The district's push for so-called education reform has long been a sticking point for the Washington Teachers Union, as evinced by this poster criticizing officials Michelle Rhee and Adrian Fenty from a 2009 rally. The perceived capitulation of several WTU presidents to such an agenda has forced them to leave office.

This week, Washington Teachers Union (WTU) members elected a reform slate, ousting incumbent president Nathan Saunders in a run-off election.
With the vote, the WTU follows in the footsteps of the Chicago Teachers Union (CTU), which elected the insurgent Caucus of Rank and File Educators (CORE), led by Karen Lewis, in 2010. Like CORE, the DC reformers promise to resist school closures, privatization efforts, and the proliferation of high-stakes testing.
The WTU certified the results Monday night, with Elizabeth A. Davis winning 459 votes to Saunders’ 380.
Davis’ running mate, Candi Peterson, spoke to In These Times by phone this morning. This is Peterson’s second time assuming the office of WTU’s General Vice President, after being elected on a reform ticket with Saunders in 2010. In that campaign, Saunders and Peterson accused the incumbent WTU President George Parker of running a business union and critiqued his allegiance to American Federation of Teachers (AFT) President Randi Weingarten, who had encouraged the union to accept an unpopular contract—which included the implementation of IMPACT, a teacher evaluation system —supported by then-school chancellor Michelle Rhee and mayor Adrian Fenty.
Reflecting on her first stint as general vice president—she was dismissed by Saunders in 2011—Peterson says, “Saunders didn’t share my vision of what a participatory union looks like.” She paints a picture of a union that was run by one man and failed to sufficiently engage members to advocate for their own rights. This time, Peterson hopes, will be different; she and new president Elizabeth A. Davis promise more rank-and-file participation.
On certain substantive issues, the camps are not too far apart. Saunders remained hostile to many aspects of the corporate reform efforts, but it wasn’t enough to appease members. Speaking to the Washington Post, he said, “They want more aggressive change than what I was dishing out.”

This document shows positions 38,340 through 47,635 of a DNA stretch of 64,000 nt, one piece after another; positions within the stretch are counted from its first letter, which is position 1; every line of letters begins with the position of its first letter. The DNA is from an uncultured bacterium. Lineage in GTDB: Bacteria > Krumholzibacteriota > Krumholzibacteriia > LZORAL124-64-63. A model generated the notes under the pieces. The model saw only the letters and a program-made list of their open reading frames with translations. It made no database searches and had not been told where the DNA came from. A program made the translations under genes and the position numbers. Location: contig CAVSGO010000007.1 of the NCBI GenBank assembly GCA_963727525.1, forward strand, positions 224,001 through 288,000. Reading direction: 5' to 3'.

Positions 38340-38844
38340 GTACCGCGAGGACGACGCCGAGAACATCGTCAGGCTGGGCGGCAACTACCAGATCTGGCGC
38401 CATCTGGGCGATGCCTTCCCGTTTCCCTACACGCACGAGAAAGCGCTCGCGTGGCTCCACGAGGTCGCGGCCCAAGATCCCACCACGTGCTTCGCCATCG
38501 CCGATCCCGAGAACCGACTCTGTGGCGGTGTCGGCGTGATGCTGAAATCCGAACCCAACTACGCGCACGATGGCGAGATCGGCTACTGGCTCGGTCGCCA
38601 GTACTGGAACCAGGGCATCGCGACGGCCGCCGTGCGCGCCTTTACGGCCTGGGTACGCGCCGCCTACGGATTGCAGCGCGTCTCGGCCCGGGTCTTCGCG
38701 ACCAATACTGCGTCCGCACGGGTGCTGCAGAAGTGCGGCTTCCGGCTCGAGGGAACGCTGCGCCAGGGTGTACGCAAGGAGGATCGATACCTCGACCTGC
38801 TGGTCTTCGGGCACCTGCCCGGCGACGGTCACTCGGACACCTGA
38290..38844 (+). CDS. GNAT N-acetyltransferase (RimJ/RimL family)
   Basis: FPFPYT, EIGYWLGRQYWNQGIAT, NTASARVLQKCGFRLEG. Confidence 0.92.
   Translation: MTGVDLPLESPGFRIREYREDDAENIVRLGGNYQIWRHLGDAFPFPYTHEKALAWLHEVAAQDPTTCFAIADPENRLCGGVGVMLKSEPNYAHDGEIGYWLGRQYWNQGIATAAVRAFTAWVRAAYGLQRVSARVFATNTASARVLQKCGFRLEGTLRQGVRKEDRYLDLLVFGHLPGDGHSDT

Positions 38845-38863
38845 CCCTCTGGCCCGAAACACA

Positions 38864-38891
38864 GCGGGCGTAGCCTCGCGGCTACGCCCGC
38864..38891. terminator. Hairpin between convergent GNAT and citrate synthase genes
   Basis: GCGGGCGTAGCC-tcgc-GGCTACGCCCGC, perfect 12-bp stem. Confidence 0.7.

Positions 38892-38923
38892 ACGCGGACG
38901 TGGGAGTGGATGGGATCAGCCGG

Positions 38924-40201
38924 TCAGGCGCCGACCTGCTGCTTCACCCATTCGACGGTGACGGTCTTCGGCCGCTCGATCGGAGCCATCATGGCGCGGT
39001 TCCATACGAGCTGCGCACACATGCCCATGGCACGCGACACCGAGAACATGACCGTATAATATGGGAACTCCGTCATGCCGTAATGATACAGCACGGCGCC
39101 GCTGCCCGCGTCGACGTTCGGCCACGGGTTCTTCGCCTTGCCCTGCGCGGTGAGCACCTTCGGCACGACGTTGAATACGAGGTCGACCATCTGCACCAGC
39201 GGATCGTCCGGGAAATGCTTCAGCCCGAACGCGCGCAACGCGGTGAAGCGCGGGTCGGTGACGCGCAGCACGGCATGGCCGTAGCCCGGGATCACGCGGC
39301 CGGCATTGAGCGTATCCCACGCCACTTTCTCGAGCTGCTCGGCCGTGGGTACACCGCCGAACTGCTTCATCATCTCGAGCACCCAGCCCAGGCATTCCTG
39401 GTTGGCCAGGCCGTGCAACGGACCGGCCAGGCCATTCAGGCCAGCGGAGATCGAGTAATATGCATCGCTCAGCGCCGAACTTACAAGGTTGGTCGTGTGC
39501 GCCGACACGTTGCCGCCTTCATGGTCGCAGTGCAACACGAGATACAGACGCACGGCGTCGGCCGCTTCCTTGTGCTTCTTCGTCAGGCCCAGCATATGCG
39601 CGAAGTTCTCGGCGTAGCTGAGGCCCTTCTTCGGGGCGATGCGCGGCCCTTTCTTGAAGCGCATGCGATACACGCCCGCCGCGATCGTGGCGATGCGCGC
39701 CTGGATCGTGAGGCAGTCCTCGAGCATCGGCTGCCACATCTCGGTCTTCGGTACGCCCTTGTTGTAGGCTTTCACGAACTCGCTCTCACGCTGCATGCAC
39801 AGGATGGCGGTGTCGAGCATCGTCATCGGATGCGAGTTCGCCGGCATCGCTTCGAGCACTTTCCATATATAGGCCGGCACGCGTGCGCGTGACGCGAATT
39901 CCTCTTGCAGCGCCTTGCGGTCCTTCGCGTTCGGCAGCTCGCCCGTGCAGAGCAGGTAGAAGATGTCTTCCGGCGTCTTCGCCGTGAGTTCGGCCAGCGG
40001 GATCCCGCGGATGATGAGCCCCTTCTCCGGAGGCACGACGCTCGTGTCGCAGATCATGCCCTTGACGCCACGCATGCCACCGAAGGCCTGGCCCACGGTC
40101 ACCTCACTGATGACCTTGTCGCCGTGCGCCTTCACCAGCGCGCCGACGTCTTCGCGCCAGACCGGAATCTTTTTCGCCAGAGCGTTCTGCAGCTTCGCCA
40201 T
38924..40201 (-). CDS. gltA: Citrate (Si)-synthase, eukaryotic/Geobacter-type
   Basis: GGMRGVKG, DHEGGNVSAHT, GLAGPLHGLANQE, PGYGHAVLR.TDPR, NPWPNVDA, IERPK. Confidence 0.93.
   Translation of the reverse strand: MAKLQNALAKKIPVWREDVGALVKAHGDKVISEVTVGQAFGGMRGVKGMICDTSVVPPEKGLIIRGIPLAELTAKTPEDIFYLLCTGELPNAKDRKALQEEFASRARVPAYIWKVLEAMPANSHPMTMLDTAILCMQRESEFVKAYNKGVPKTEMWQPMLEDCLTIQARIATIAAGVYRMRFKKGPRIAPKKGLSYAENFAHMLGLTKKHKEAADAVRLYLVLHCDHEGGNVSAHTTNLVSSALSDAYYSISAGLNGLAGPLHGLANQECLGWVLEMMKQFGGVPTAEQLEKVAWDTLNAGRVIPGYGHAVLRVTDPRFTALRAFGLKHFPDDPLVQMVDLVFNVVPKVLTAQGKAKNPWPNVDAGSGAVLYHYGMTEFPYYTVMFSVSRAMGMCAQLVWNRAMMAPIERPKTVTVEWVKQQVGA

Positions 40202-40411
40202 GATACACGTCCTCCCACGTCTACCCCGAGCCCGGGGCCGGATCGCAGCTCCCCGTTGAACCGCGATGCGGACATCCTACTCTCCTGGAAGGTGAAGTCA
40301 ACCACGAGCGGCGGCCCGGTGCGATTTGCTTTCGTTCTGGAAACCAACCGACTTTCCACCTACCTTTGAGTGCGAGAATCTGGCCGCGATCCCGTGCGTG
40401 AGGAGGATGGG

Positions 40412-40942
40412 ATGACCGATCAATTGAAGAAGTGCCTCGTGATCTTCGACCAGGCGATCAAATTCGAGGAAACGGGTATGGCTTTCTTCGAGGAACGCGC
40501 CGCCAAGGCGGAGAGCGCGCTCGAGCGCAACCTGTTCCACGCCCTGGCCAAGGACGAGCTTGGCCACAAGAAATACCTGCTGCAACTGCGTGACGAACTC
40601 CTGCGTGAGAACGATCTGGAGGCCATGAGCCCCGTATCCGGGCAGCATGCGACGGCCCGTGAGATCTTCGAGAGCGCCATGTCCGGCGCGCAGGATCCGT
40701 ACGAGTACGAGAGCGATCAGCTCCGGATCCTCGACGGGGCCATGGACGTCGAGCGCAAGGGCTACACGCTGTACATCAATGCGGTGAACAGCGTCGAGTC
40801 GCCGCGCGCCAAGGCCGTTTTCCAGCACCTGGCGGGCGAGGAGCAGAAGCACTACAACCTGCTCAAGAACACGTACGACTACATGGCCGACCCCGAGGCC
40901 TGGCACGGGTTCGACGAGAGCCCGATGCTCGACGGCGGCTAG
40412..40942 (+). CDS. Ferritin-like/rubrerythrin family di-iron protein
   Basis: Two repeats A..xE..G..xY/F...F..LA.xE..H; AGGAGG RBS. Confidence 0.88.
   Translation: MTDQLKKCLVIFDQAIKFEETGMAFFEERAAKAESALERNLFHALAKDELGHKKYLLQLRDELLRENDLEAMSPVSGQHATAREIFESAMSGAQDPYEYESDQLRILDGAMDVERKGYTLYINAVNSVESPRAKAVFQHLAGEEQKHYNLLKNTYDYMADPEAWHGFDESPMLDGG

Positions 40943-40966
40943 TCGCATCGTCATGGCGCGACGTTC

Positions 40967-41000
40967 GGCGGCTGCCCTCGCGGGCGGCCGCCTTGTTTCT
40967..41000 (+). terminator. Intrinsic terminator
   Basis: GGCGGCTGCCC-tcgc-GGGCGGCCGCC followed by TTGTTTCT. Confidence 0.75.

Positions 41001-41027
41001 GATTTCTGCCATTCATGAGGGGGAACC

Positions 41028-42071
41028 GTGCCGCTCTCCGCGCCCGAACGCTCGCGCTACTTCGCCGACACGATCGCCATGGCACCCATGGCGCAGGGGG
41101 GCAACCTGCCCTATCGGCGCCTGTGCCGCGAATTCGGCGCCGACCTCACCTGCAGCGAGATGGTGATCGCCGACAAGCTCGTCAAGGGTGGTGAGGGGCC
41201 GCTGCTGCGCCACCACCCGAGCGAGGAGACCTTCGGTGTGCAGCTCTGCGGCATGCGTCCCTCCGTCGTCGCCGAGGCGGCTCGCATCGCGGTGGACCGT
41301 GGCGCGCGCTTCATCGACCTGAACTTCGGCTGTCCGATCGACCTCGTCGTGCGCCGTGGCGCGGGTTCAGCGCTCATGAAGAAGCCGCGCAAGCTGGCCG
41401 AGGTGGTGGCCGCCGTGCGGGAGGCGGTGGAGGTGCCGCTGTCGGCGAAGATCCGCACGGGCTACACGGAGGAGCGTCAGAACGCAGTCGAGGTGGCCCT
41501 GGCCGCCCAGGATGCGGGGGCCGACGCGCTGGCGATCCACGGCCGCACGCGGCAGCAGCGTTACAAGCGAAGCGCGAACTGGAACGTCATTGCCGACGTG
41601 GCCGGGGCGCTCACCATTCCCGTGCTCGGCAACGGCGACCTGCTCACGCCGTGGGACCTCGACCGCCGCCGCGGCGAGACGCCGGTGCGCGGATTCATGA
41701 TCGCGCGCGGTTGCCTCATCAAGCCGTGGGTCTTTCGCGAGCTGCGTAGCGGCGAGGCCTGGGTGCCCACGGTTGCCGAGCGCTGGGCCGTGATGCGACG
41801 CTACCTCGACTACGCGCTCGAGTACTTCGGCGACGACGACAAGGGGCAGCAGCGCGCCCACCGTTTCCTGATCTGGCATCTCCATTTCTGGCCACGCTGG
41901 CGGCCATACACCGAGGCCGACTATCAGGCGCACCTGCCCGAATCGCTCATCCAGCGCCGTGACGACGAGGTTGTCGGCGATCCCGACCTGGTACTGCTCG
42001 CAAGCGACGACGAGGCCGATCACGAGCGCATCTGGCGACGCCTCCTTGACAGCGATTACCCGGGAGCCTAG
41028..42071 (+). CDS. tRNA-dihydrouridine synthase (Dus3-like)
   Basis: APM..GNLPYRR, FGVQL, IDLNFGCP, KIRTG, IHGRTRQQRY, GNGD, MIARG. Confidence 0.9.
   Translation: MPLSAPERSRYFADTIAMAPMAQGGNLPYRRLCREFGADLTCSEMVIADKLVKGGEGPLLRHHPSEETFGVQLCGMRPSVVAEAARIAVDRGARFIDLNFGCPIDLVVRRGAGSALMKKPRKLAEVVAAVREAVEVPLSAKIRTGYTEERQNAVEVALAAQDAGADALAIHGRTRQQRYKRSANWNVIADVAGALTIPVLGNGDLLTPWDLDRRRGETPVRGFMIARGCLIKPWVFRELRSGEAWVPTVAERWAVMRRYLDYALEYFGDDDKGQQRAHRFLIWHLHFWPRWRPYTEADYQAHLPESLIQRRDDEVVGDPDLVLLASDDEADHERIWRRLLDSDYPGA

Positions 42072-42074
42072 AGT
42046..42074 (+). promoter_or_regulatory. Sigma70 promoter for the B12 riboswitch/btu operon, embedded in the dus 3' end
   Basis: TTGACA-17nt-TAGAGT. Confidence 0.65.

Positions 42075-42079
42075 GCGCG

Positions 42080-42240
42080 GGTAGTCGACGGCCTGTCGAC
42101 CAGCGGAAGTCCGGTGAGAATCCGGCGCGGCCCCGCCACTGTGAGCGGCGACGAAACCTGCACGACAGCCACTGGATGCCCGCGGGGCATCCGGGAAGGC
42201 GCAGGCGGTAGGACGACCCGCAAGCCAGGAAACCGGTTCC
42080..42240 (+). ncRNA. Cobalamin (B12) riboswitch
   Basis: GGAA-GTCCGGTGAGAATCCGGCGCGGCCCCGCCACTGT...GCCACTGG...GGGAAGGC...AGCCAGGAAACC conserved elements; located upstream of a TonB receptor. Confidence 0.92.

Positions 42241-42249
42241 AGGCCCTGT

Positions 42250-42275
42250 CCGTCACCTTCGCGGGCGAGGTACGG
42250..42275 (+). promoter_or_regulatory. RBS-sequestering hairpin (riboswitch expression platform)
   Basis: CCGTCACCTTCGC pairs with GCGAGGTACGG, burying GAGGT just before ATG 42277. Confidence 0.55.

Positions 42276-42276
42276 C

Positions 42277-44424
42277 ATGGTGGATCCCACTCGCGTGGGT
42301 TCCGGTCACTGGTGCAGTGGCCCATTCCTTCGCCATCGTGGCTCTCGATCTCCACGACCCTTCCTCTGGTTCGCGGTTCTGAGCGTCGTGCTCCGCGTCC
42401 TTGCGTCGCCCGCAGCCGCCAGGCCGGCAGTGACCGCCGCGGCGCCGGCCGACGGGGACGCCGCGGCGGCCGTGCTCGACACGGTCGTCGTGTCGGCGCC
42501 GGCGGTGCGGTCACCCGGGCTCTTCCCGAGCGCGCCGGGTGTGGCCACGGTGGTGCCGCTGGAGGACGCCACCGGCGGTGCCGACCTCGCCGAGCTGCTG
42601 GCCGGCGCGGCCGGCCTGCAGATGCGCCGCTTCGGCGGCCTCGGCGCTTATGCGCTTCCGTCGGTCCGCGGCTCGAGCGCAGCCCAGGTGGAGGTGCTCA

That isn’t to say the former president’s tenure wasn’t filled with fireworks. Though Peterson was directly elected as general vice president in 2010, she was removed by Saunders the next year without any recall procedure, which violates union guidelines. She won in arbitration in September, but was not reinstated afterwards to serve the duration of her original term. Even now, she’s having trouble assuming office. The WTU constitution allows for no lame duck period, and when Saunders was elected in late November 2010, he took control of the union the next day. Yet Peterson and others in the reform slate were denied entry to the office yesterday. Peterson described the transference of power as a “hostile situation,” but while Saunders declined to comment, a staffer within his camp told In These Times that he believes the old leadership would not vacate until the end of the month.
The nationwide push to standardize, privatize and shut down public schools has sparked an opposition movement both inside and outside teachers unions. Though media attention has focused on the actions of teachers and students in Chicago and New York, fronts have been opened in places like Newark and Washington, as well. In Newark, facing challenge from reformers local President Joseph Del Grosso was elected by margin of just nine votes last Tuesday. The challengers, like the Washington teachers, were openly inspired by the example of CORE, and still won a majority of executive board seats.
As has become common in American union elections, only 1,200 of 3,000 Newark Teachers Union members cast ballots, but the showing against a long-time incumbent surprised many. The result there, like the one in Washington, will cause some alarm for Weingarten and her team. Not unlike tactics used years ago in Washington, the AFT leadership had recently mobilized national organizers in Newark to promote a contract that won the acceptance of New Jersey Governor Chris Christie and Newark Mayor Cory Booker.
The results in Newark and DC, long laboratories of neoliberal education reform, represent part of a grassroots backlash to these kinds of policies. It remains to be seen, however, whether these local efforts will be enough to stop what has long been a national push to redefine public education along corporate lines.

Jul 2, 2013

Washington Teachers' Union President Nathan Saunders Loses Run Off Election to Davis

Davis Slate wins WTU 2013 Run Off Election 
By Candi Peterson